Do you mean that, considering the camera’s view-plane to be a plane located in the world, you want the coordinates of a point on that plane based on a given mouse coordinate? If so, surely that would be a 3D point, not a 2D point?
If that is what you want, and there’s nothing in the API that provides it, I think that it should largely be a matter of trigonometry. I think that the following should be more or less correct:
Let the input mouse coordinates be “mouseX” and “mouseY”, specified both in the range [-1, 1].
Find the camera’s position, which we’ll call “posCam”, the world-space depth of the near-plane, “nearDepth”, and the world-space width-and-height size of the camera’s film, “filmSize”. I’m not sure that the results of the Lens class’s “getNear” and “getFilmSize” will get quite the values desired here; if not, I think that you should be able to use the “extrude” method, passing in a 2D point of (1, 1) to specify a corner of the near-plane, and then examine the result returned in the “near_point” parameter.
Let the output 3D vector be “result”.
Find the camera’s right-, up- and forward- vectors (using something along the lines of “camera.getQuat().getForward()” and the similar “getRight()” and “getUp()” methods); we’ll here call them “camForward” and “camRight”.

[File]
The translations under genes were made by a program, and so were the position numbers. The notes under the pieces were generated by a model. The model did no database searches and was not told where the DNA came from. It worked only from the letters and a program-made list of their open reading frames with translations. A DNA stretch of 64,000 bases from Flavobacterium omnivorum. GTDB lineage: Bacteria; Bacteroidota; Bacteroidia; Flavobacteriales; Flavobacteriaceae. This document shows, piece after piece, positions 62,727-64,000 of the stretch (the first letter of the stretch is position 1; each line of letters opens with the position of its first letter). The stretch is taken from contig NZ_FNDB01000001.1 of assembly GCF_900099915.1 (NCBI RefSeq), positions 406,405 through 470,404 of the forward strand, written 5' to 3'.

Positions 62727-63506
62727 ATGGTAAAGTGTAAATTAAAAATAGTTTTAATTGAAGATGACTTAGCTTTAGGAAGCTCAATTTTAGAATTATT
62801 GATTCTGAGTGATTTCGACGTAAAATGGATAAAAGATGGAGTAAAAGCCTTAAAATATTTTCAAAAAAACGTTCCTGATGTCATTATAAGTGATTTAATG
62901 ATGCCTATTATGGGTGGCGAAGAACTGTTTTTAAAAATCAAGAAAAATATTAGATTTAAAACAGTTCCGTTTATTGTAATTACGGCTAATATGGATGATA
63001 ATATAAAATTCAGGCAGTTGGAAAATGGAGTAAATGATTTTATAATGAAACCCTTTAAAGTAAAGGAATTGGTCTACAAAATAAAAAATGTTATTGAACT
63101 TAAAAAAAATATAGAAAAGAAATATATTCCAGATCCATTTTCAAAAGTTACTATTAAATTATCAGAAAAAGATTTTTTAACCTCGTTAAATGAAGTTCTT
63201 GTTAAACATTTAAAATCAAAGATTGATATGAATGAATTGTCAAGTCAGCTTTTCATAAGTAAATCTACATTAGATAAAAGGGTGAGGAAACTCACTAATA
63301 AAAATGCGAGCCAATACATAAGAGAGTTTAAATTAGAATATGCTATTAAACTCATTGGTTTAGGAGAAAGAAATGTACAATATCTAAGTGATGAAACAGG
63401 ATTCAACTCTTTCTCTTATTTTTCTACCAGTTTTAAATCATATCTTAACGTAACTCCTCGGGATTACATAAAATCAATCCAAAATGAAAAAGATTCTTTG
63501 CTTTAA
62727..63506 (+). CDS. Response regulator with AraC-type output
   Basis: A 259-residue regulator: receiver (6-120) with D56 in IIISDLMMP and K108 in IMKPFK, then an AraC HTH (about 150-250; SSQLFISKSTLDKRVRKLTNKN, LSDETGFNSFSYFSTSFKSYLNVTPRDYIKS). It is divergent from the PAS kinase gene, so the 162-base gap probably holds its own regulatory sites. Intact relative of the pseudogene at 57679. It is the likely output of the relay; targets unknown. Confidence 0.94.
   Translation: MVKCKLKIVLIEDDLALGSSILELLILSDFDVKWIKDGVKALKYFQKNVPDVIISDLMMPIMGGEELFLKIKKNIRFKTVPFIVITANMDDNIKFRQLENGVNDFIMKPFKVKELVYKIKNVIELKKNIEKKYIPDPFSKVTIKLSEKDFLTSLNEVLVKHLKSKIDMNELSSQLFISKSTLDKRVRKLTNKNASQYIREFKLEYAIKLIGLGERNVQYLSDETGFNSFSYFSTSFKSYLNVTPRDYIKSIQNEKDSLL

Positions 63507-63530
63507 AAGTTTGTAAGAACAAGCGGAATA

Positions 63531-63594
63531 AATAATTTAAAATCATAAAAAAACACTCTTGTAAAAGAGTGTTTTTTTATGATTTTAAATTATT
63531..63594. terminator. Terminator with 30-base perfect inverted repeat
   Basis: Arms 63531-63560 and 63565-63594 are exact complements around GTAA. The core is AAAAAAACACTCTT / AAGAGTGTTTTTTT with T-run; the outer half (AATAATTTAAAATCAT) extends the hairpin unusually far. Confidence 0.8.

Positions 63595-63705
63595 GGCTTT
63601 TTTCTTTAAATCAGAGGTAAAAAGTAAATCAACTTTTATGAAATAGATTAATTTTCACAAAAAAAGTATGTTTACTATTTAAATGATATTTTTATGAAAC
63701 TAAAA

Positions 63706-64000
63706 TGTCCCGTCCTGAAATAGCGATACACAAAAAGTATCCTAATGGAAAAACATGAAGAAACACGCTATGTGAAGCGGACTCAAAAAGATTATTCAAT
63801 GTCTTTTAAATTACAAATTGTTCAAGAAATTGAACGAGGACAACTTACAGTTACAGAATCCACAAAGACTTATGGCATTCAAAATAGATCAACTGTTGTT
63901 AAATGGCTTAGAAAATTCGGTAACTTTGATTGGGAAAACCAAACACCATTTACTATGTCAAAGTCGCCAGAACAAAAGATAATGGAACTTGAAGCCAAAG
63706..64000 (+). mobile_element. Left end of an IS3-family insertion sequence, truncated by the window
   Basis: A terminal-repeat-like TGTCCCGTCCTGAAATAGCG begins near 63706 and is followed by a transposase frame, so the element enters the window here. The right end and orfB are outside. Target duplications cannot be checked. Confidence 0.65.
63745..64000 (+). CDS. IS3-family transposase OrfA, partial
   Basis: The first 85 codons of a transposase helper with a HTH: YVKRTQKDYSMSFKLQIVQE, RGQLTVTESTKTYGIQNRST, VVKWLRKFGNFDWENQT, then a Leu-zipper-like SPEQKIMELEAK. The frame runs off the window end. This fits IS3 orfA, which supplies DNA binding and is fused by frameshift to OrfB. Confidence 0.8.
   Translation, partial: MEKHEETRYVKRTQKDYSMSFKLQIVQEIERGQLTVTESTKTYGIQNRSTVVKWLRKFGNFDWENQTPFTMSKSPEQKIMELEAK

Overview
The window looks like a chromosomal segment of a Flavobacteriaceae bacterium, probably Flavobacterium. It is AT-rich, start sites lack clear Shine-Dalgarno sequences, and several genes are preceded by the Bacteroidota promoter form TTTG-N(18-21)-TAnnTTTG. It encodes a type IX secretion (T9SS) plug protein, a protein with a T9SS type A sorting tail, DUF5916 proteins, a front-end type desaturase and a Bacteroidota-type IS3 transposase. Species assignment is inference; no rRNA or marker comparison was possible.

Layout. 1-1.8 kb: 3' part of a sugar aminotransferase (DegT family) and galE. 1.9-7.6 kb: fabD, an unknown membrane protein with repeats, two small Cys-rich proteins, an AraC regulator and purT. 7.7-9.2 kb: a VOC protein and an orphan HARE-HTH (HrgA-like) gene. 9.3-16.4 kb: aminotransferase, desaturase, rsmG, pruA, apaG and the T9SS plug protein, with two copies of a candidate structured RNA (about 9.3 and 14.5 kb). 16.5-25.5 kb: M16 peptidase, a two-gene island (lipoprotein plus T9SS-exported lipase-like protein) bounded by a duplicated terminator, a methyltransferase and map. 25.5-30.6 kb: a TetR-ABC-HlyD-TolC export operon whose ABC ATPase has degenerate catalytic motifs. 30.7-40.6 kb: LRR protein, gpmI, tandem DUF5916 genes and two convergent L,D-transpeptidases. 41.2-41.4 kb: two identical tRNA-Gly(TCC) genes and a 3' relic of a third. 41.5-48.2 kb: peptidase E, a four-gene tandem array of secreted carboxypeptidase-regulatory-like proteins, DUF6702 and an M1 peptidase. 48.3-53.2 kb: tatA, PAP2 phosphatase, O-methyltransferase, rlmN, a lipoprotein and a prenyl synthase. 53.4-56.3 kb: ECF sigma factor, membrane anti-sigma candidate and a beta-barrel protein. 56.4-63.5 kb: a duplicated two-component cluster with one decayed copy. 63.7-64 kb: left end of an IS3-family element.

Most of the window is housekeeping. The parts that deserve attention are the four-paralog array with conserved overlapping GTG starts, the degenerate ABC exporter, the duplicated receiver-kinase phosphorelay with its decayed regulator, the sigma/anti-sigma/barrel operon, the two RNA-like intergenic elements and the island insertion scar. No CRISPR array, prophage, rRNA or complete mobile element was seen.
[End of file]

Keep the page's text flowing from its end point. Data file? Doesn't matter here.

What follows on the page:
result = camForwardnearDepth + mouseXfilmSize.xcamRight + mouseYfilmSize.y*camUp
If you just want the coordinates relative to the plane, that would seem to just be a multiple of the mouse coordinates that you already have.
(I’ve used worldZ above because you’ve used your world-space y-axis as the depth axis.)
Regarding the mutiplication and addition of 0.5 above, I checked, and in my version of Panda at least (1.8.0, I think) mouse coordinates range from (-1, -1) at the bottom-left of the screen to (1, 1) at the top-right, if I recall correctly. Hence, in order for the mouse to map from (0, 0) at the bottom-left to (filmSize.x, filmSize.y) at the top-right we halve the range of the mouse coordinates (so that they cover a range of 1 instead of 2) and then shift them so that (0, 0) is at the bottom-left rather than the centre.